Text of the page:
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A New Book Celebrates the Timeless Allure of Portuguese Design Culture

A famous example can be seen at Porto’s São Bento Railway Station, where Jorge Colaço, one of Portugal’s foremost azulejo artists, created blue-and-white panels of tiles illustrating scenes of daily life, such as the hay harvest, alongside murals of the country’s history, including one particularly detailed rendering of Prince Henry the Navigator during the conquest of Ceuta in North Africa.

Photo: Christine Chitnis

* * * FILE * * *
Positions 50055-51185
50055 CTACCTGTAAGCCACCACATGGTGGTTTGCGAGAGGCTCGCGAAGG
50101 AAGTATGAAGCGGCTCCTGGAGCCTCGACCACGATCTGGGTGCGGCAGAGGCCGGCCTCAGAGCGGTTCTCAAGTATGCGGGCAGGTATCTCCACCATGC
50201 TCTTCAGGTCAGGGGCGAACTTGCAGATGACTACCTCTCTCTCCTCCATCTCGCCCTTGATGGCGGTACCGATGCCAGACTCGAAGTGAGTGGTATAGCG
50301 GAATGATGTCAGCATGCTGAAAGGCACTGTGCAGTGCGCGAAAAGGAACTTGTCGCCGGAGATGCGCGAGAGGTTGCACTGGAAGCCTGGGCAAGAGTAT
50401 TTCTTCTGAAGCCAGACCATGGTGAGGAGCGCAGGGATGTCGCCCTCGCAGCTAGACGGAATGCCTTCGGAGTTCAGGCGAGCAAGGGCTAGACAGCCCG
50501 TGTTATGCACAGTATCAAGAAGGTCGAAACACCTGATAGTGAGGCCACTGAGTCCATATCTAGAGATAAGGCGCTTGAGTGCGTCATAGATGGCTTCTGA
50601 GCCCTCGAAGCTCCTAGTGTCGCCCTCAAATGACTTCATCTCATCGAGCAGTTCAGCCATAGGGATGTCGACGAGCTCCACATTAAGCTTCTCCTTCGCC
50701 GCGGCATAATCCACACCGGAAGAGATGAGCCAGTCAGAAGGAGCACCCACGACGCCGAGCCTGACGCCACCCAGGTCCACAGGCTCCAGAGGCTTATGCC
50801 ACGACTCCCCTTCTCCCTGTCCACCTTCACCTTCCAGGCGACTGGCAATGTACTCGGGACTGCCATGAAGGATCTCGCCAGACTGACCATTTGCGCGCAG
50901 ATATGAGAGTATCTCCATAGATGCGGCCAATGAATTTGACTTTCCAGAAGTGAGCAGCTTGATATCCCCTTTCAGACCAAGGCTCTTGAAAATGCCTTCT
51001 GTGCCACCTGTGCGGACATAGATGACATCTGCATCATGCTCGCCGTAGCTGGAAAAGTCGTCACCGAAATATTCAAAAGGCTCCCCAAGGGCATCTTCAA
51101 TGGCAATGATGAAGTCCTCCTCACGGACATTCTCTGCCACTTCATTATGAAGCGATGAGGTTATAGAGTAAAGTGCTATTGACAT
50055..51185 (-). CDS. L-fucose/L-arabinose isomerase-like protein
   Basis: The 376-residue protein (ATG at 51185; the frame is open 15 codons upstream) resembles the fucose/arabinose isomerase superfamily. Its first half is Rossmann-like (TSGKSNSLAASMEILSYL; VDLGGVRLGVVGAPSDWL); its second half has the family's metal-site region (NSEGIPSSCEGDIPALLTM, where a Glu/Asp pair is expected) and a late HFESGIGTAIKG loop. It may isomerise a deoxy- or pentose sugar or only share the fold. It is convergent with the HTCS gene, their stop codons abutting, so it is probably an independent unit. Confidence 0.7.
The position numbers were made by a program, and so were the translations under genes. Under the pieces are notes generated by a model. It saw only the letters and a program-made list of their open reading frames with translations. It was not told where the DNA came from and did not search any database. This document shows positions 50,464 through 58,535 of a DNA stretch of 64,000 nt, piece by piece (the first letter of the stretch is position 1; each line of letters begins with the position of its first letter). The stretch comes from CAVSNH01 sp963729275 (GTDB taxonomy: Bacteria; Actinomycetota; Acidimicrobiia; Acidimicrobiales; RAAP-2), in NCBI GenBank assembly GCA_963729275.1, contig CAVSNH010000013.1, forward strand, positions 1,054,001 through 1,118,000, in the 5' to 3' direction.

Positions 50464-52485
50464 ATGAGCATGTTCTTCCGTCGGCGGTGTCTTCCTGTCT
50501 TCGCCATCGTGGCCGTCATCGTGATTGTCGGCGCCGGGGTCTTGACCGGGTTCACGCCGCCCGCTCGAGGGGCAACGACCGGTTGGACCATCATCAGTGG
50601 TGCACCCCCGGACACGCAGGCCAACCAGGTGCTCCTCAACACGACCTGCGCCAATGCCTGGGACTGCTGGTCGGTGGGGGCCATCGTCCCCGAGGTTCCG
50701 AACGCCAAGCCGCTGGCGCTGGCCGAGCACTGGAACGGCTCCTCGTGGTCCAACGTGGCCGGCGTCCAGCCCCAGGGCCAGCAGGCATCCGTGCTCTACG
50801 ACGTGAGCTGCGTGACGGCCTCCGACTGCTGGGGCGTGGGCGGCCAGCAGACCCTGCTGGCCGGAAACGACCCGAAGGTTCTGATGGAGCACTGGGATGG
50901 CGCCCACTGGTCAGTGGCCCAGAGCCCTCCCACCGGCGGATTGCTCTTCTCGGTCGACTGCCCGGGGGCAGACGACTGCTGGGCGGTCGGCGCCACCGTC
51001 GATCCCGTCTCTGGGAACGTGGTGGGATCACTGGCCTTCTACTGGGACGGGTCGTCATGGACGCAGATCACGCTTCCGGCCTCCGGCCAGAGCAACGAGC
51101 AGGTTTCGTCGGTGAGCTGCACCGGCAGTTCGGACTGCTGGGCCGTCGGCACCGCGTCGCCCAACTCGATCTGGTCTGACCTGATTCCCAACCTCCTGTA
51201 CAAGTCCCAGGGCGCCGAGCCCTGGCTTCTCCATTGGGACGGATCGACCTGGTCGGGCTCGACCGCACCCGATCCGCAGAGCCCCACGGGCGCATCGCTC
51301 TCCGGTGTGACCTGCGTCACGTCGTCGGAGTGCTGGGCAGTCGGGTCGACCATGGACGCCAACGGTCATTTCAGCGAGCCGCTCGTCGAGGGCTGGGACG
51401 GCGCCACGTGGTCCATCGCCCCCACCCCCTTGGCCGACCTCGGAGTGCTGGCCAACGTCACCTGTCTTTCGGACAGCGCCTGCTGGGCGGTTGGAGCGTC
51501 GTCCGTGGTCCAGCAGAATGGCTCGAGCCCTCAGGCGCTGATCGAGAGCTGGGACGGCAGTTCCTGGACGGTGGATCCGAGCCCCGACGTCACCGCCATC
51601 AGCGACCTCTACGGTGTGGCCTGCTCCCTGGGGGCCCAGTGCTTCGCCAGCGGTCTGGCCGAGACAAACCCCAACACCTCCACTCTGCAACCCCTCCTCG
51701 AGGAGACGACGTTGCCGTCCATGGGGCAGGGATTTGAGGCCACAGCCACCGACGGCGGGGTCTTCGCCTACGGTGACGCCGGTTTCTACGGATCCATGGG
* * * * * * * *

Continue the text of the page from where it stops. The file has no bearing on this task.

Many of the colors seen in the country’s architecture and art find their inspiration in the palette of Portugal’s natural world. From Costa Azul to the Algarve, the southern coast is known for its strikingly blue waters, pristine beaches, and plunging sandstone cliffs. The landscape is echoed in the bleached white buildings, terracotta roofs, and simple architecture of the area’s charming coastal towns. Clean lines and soothing colors abound. The Mediterranean color scheme creeps into urban life as well, with Lisbon’s sunny yellow trams winding through the streets, and its buildings covered in sea-green and sky-blue azulejos. As you venture north, the palette drifts toward the lush greens of the terraced Douro Valley and verdant Vinho Verde region, and the deep golds, burgundies, and olives of the area’s abundant harvests. The result is a fluidity of color that meanders through Portugal’s countryside, coast, small towns, and cities.

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